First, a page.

One of my grossest errors when I first started writing fiction was to tell the reader exactly what was going on, why, and what the characters thought about it.
How boring is this?
Another pastime of mine was to observe snakes. There was something mystical about snakes. Some people thought they represented an evil power, but there was also a long-standing tradition associating them with healing powers. At any rate, they fascinated me.
Show, don’t tell!
I’d never even heard of that most elementary of all writers’ maxims.
Another bad example
Pirates! In fact, the pirate ship rammed straight into the side of the large, two-masted trader, which creaked under the onslaught. The traders didn’t stand a chance. There weren’t many crew and they probably didn’t even have much in the way of weapons, though, of course, I couldn’t see from where I was. What was clear was that the large ship was beginning to break apart. I guess the pirates knew what they were after – gold or precious stones, perhaps; at any rate nothing very large – because they didn’t hang around. Their sleek boat didn’t seem to be damaged by the collision and they left, back where they had come from. And what with the wind and waves and broken hull, the big ship slowly sank before my eyes! You can imagine: I was horrified. Just a young lad witnessing that brutal, callous attack, and it seemed obvious to me that any sailor who hadn’t been slashed to death by a pirate’s gladius was surely drowned.
Since those early days, I’ve had the show-don’t-tell doctrine thrown at me countless times.
Discover the full picture
Another principle to bear in mind is to grant the readers the challenge and excitement of fitting the story’s jigsaw pieces together to discover the full picture, instead of doing their job for them. Canadian author Lisa Moore advocates giving the reader control:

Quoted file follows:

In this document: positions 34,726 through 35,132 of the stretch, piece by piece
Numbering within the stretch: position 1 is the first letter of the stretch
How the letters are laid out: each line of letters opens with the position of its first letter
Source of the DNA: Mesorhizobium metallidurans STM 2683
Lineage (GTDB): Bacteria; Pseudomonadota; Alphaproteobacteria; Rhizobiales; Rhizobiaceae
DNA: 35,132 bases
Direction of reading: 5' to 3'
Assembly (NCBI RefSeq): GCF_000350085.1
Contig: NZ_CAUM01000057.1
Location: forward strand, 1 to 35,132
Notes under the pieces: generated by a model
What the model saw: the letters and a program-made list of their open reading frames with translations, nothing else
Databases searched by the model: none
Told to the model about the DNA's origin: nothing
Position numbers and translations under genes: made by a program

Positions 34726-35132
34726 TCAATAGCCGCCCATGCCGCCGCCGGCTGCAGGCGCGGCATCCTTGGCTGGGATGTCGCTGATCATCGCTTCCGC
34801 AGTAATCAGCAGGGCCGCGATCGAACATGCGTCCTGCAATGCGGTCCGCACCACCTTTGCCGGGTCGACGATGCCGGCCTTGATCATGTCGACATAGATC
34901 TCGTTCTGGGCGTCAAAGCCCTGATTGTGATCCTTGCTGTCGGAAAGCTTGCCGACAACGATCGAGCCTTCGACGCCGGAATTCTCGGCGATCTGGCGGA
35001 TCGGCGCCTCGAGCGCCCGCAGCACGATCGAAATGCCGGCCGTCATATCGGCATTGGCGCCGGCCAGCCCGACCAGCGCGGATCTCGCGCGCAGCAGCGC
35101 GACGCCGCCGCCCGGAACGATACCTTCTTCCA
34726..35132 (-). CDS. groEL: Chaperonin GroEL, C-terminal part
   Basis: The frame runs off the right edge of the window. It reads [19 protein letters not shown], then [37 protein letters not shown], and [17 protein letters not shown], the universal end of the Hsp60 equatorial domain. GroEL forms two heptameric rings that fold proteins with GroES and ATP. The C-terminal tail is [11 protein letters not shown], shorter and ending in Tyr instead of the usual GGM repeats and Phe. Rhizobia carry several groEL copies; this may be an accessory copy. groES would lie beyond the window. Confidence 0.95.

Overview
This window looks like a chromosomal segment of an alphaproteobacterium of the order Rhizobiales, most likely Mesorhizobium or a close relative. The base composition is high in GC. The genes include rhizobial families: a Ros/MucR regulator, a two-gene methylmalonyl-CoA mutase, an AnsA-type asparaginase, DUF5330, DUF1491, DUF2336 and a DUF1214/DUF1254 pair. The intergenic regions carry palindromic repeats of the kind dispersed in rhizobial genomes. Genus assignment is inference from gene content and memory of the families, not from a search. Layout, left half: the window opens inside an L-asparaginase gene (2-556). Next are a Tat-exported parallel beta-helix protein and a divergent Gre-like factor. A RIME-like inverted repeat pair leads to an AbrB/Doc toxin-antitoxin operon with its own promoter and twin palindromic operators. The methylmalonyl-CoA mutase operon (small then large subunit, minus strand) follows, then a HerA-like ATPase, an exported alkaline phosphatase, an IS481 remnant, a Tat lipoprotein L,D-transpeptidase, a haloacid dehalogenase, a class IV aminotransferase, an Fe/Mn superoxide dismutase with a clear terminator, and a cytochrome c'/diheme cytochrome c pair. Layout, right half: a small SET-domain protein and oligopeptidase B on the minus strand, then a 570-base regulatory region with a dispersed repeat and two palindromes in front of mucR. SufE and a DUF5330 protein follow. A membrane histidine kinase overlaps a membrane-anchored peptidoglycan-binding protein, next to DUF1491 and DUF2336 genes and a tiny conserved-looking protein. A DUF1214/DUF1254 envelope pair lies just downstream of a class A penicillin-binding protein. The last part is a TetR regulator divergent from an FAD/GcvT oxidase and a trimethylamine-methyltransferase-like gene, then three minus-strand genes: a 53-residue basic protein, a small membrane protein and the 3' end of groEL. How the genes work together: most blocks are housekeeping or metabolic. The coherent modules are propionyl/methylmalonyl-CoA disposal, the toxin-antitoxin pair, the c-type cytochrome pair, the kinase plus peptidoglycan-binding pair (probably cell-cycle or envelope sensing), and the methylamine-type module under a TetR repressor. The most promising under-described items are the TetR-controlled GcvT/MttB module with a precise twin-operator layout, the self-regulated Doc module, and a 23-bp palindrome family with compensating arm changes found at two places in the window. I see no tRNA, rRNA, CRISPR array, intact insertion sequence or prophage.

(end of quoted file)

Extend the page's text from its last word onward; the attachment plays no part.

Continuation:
The strongest fiction, for me as a reader, is that which allows me to create it in my head and, as a writer, I like to give the reader as much control as possible — I think that’s where the real pleasure lies.
Here’s a minor sample from a published book I’ve read recently – slightly modified to conceal the source:
The lights on the Christmas tree in The Rose Gardens, near the harbour, shone bright and clear as Susie drove home from school on the last day of term. On the back seat of the car lay the gifts the children in her class had given her. Still wrapped
, so as not to foster a competitive culture among the givers should they see the contents and make unfavourable comparison, t. They bore labels addressed to ‘Miss Harris, the best Miss in the world’, ‘Miss Hallee’ (made her feel like ‘Jinx’ Johnson), and one (the result of a child’s faulty diction?) ‘Miss Hawiss’.
I feel it would be more respectful to the reader to delete the struck-through words and let him guess why she hadn’t unwrapped them at school.
Lucy saw Carl grip his hand into a fist
; it was evident he entertained the idea of punchingand glare at his uncle. After a slow moment, he released his grip and just stood there in front of Lucy.
Surely the reader can feel the tension building up without being told explicitly what Carl had in mind. Perhaps it would even be better to drop the ‘Lucy saw’ and tighten it even more to:
Carl clenched his fist and glared at his uncle. With a determined effort, he relaxed his grip and faced Lucy.
What do you think?
Relevant tips from experienced writers:
- A rookie writing mistake, by Ken Levine
- Get Rid of On-the-Nose Dialogue Once and For All by K.M. Weiland
- Let the Reader’s Imagination Do the Heavy Lifting by Krista Stevens
- Lisa Moore gives the reader control.